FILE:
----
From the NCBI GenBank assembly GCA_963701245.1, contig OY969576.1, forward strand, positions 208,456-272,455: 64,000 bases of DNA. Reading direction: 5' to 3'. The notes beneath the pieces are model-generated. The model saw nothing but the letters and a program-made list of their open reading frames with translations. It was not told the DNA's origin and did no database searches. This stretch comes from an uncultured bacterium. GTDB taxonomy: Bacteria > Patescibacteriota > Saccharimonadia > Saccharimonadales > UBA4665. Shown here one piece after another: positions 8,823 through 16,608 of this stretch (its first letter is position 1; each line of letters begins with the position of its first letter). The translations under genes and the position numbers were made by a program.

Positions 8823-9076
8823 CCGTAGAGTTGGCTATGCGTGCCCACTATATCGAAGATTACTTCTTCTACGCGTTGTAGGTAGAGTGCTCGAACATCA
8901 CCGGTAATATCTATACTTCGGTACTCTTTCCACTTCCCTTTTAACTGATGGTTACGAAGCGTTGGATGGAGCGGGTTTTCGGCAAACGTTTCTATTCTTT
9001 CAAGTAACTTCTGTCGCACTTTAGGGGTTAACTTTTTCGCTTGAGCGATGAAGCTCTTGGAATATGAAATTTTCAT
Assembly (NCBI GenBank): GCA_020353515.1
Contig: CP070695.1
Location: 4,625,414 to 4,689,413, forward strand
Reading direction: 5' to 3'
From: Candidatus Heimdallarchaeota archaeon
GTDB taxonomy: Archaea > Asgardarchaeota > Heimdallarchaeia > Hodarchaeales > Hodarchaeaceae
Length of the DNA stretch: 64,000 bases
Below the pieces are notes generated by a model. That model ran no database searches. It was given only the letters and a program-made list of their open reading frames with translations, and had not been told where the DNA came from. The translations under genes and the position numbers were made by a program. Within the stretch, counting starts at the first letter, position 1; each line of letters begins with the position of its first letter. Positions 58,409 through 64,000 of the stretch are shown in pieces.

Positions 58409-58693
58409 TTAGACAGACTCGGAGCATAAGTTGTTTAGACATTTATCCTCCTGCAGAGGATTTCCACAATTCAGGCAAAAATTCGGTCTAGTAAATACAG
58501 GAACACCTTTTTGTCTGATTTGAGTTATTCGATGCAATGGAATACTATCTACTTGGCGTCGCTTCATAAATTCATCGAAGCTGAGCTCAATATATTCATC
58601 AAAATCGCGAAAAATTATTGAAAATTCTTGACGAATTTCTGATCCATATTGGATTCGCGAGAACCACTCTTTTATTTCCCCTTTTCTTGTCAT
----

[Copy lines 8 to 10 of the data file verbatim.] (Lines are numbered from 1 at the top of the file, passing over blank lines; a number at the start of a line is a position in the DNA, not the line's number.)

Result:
Location: 4,625,414 to 4,689,413, forward strand
Reading direction: 5' to 3'
From: Candidatus Heimdallarchaeota archaeon